1 Periya-Tirumoli: VI. vi. 8.

There is a Ko-Chengan who fought a battle against a Chera King whom he threw into prison after defeating him in battle. A poet by name Poygaiyar, who seems identifiable with the Vaishnava Alvar Poygai, celebrated the battle of Kalu-malam (generally taken to the Siyali) in the poem of 40 Stanzas known in Tamil literature Kalvali, forty. This identification rests on literary and stylistic grounds alone so far. There are certain historical considerations that make him contemporary with the Tondaman Ilam Tiraiyan of Kanchi.2 This line of investigation therefore would take Ko-Chengan to a period which may be the closing period of the so-called Sangam literature.

1 Appar, Tirunallaru 5; Sambandar, Arisilkaraipputtuer 7; Tiru-. vaikal,4; Ambar, 1. 2, 5 and !).

2 Early History of Vaishnavism, pp. 73. at seg.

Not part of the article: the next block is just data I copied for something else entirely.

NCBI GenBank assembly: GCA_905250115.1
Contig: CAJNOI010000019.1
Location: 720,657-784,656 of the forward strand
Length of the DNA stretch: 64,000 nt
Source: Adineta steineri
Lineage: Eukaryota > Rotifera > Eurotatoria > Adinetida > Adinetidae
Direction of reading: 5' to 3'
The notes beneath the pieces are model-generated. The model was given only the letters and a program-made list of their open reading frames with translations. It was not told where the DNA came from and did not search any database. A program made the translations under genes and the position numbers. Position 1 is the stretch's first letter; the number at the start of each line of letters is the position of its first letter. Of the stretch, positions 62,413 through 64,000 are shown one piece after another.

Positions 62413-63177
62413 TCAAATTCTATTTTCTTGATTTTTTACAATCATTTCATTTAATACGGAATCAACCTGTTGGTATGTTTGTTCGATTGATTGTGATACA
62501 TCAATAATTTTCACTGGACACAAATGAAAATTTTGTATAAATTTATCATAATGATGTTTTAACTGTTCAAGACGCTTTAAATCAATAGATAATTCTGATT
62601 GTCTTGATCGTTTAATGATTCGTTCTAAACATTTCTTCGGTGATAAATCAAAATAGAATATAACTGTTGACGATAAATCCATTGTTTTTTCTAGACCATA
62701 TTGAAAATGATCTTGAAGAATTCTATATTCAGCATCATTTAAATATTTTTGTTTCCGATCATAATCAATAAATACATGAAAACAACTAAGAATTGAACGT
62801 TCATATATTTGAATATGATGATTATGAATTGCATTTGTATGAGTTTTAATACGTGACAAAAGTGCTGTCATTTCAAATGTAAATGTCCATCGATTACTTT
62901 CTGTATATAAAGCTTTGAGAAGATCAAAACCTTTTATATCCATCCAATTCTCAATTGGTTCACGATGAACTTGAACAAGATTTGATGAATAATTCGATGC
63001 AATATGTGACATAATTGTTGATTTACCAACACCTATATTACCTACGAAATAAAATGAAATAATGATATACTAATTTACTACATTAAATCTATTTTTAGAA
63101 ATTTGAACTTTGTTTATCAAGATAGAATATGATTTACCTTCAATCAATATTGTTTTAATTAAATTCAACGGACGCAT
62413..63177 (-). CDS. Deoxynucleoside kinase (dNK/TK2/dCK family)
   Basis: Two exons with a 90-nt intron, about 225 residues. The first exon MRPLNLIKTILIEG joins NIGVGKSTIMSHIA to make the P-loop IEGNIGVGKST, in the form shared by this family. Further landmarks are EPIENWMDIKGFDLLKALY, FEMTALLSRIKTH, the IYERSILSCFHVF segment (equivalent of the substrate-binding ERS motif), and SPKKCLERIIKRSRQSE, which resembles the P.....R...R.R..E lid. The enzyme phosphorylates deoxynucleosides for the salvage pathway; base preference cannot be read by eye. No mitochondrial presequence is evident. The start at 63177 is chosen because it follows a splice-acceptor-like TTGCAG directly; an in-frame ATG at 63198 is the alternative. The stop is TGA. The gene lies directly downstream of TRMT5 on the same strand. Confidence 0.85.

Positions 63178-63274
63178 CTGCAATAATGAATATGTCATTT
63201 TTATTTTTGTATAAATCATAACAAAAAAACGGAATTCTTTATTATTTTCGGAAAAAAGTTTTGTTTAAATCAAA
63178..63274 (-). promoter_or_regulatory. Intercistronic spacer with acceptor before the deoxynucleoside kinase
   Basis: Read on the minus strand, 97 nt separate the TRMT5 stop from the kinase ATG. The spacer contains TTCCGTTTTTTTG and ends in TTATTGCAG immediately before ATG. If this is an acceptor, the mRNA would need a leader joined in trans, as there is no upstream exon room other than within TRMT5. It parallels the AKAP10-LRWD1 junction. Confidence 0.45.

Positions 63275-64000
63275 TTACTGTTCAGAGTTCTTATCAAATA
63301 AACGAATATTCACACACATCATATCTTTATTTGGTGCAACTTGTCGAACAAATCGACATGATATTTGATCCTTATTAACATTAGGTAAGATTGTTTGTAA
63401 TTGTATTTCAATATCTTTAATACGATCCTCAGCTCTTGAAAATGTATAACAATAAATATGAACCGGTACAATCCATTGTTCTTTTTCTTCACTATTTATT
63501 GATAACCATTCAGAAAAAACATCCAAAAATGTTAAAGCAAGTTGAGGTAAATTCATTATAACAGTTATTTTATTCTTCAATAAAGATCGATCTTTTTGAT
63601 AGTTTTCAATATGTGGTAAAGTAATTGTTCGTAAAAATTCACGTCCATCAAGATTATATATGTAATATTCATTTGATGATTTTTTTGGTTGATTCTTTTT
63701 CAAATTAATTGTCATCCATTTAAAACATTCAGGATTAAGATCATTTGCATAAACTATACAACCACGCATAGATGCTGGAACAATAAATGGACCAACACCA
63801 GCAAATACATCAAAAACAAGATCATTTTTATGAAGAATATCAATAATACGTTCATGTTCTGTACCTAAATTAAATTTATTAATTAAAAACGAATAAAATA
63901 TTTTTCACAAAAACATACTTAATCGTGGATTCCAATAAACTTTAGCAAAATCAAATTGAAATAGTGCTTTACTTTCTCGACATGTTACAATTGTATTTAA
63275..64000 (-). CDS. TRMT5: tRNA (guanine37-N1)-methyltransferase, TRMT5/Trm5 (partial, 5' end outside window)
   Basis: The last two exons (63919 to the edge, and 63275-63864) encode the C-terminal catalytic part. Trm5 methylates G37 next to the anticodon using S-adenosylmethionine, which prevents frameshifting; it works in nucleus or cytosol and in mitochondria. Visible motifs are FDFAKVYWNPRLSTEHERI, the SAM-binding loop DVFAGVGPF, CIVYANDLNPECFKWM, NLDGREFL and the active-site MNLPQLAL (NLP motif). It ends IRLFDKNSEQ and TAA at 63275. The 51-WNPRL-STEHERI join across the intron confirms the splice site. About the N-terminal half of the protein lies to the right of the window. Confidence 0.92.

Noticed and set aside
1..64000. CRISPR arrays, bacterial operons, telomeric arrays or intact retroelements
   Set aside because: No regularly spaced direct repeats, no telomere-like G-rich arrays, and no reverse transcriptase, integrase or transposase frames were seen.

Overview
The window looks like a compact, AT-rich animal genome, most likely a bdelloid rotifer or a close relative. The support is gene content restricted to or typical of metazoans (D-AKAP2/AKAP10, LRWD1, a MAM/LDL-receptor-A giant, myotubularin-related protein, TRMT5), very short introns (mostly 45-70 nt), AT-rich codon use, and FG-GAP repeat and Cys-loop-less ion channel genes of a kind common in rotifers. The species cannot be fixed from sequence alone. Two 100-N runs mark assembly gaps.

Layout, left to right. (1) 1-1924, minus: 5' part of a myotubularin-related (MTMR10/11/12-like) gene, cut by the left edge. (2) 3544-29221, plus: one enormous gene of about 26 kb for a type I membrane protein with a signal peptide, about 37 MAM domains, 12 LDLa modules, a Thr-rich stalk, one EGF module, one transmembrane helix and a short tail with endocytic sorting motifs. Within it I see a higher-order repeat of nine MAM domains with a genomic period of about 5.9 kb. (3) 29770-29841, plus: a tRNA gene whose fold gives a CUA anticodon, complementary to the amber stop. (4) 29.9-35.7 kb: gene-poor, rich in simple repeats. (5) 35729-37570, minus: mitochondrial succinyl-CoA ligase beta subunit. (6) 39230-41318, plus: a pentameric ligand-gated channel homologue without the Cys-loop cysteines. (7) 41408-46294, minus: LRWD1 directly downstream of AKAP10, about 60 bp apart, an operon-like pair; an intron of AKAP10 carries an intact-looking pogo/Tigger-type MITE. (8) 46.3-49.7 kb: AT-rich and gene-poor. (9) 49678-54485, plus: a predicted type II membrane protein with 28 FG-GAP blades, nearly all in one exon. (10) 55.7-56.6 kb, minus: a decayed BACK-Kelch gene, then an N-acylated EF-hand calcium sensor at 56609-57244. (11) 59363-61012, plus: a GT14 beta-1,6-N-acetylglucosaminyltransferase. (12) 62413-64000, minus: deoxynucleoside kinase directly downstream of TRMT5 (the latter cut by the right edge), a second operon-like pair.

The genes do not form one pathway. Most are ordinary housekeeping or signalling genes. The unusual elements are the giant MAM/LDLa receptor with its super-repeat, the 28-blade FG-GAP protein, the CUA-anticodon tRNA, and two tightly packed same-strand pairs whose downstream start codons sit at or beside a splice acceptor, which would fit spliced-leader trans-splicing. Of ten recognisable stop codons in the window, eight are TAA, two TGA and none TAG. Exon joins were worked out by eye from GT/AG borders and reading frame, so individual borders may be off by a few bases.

Of the three Tevaram hymners, we have referred Sundara to the commencement of the ninth century. The other two were contemporaries according to tradition, and several historical circumstances connected with each of the two, bring them into contemporaneity likewise. Appar lived to be a very old man, was born a Saiva, became a Jain, and at the latter end of his life returned to Saivism and was instrumental in converting the great Pallava king Mahendravar-man. The other, Sambandar, was his younger, but the more distinguished contemporary, who visited another Saiva devotee Siruttondar in the course of his peregrinations at Tiruchengattan-gudi. This Siruttondar was the general of Mahendra's son Narasimha, and rendered valiant service to his master in the destruction of Vatapi (Badami), the capital of the Western Chalukyas under Pulikesin II. This battle was fought some time about A.D. 642, and therefore these two Sambandar and Siruttondar must have lived about that time and a little later. Appar, as the older, was apparently the contemporary of the father and the son among the Pallava rulers, and probably lived to the middle of the seventh century. The Adiyars who are referred to either directly or allusively in the works of these two, Sambandar and Appar, have to be classified as the early Adiyars; Sambandar and Appar and their contemporaries as perhaps the middle ones; Sundara, Seraman Perumal and those that could be associated with them as the last ones. Ko-Chengan was probably one of the earliest of those that flourished from say about A.D. 200 to A.D. 600, that is among the early Adiyars.